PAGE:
NEWS
By Mark Matthews Sr | April 9, 2014
"Oh, Baltimore, ain't it hard just to live?" Nina Simone lamented in song about life in the city back in 1978, and not much has changed since then for the tens of thousands of residents who are living in poverty, are homeless or who are suffering unemployment due to a background check that prevented them from getting work. Legislation currently before the Baltimore City Council - Council Bill 13-301, to ban the checkbox that asks about a job seeker's criminal history on the employment applications of companies doing business in the city - has been held up by critics and is in danger of dying.
NEWS
March 23, 2014
A proposal in the Baltimore City Council to prohibit employers from asking about the criminal history of prospective employees until late in the hiring process has produced a strong backlash from the business community, and in particular the Greater Baltimore Committee. The GBC had been quietly lobbying against the measure for some time, but it has become much more vocal since the measure passed a preliminary vote unanimously, and now a final vote that had been scheduled for Monday appears likely to be postponed.
NEWS
March 19, 2014
The Greater Baltimore Committee's board of directors strongly opposes the "Ban the Box" legislation in its current form for a number of reasons, even though its members recognize and appreciate the well-meaning intention of this legislation and its sponsor, Councilman Nick Mosby, for ex-offenders to not be arbitrarily excluded from consideration before having a chance to demonstrate their skills and positive attributes ( "Banning the box," ...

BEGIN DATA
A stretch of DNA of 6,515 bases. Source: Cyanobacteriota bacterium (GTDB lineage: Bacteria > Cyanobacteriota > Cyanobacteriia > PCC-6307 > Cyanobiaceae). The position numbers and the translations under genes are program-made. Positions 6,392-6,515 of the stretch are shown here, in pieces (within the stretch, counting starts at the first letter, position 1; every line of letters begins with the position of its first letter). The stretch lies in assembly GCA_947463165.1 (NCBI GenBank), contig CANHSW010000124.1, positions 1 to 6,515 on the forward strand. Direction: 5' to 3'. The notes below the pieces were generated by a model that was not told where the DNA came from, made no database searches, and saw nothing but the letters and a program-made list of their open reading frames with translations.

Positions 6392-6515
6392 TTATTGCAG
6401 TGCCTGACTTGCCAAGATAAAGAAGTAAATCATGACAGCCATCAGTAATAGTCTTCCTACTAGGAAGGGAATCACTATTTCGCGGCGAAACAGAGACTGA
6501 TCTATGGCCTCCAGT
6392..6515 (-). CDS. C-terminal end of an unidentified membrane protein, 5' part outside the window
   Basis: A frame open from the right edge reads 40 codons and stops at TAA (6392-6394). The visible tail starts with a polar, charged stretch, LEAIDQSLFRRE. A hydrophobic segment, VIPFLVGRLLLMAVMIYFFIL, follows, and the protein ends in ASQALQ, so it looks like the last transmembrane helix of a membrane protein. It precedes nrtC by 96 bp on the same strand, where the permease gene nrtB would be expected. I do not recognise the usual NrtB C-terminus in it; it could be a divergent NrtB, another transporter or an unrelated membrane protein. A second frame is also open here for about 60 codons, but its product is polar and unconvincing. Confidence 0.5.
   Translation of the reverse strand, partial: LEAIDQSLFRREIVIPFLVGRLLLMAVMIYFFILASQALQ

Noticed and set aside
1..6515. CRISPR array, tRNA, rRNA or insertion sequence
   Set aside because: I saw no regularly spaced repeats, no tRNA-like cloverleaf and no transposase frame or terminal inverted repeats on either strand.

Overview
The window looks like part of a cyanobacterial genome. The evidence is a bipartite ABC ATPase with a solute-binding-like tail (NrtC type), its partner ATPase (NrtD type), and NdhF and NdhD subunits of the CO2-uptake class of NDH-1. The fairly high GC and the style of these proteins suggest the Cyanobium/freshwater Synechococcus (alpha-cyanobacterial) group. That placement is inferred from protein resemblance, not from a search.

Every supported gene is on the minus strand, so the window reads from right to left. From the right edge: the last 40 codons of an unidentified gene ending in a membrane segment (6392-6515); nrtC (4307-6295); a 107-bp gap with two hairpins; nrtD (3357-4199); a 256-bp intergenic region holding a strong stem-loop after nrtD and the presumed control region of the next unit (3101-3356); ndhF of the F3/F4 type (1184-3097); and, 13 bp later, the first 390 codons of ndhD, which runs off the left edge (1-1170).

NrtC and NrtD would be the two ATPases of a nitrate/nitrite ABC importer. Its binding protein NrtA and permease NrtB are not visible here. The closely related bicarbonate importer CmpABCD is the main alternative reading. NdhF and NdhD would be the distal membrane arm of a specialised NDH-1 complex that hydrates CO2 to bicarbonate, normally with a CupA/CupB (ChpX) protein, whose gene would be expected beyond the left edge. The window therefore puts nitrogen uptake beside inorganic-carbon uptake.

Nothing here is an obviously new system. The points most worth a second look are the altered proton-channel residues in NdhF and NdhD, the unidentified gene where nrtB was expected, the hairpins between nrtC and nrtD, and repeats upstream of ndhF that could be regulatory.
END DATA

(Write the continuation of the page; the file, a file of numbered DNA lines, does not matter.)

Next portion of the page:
NEWS
By Thomas W. Waldron and Thomas W. Waldron,SUN STAFF | February 21, 1997
Baltimore's leading business group is touting the economic benefits of bringing casino gambling to Maryland, but has stopped short of endorsing such a move.The Greater Baltimore Committee released a study yesterday suggesting that 10 casinos in Maryland -- including five in the Baltimore area -- would generate $435 million in tax revenues and create more than 12,000 new jobs statewide."There is strong evidence it would have a major economic impact," said GBC Chairman Frank P. Bramble, chief executive of First Maryland Bancorp.
BUSINESS
By Gary Gately and Gary Gately,SUN STAFF | July 24, 1997
As the Board of Estimates approved the Wyndham Inner Harbor East Hotel yesterday, an influential business group told the mayor that he has his priorities backward and should instead first develop a hotel next to the expanded Baltimore Convention Center.The Greater Baltimore Committee, in a letter to the mayor signed by GBC Chairman Frank Bramble, argued that the lack of a closer hotel endangers the $151 million public investment in the expanded center and seriously jeopardizes the city's relationship with the state legislature.
BUSINESS
By Jamie Smith Hopkins, The Baltimore Sun | March 2, 2014
Calvin G. Butler Jr. came to Baltimore nearly three years ago with one foot here and the other in Chicago, flying west on weekends to his wife and two teenagers. Now he's firmly in this region. His family moved to Cockeysville last summer. He's on two local nonprofit boards. And on Saturday, he took the helm at one of the city's largest employers, Baltimore Gas and Electric Co. He's glad his stretch as a nomadic exec is over. And he's not the only one. "What I recognize is that I have a very patient wife," he said.
NEWS
By Jacques Kelly, The Baltimore Sun | February 10, 2014
Philanthropist Willard Hackerman, who transformed a small construction firm into a national giant with $5 billion in annual billings and was instrumental in erecting Maryland landmarks such as Harborplace, died Monday of unknown causes at Johns Hopkins Hospital. He was 95. His firm, Whiting-Turner Contracting Co., completed the new University of Baltimore School of Law last year and built the Joseph Meyerhoff Symphony Hall, the National Aquarium and M&T Bank Stadium, among countless other projects around the city and state.
Baltimore Sun Articles
|
|
|
Please note the green-lined linked article text has been applied commercially without any involvement from our newsroom editors, reporters or any other editorial staff.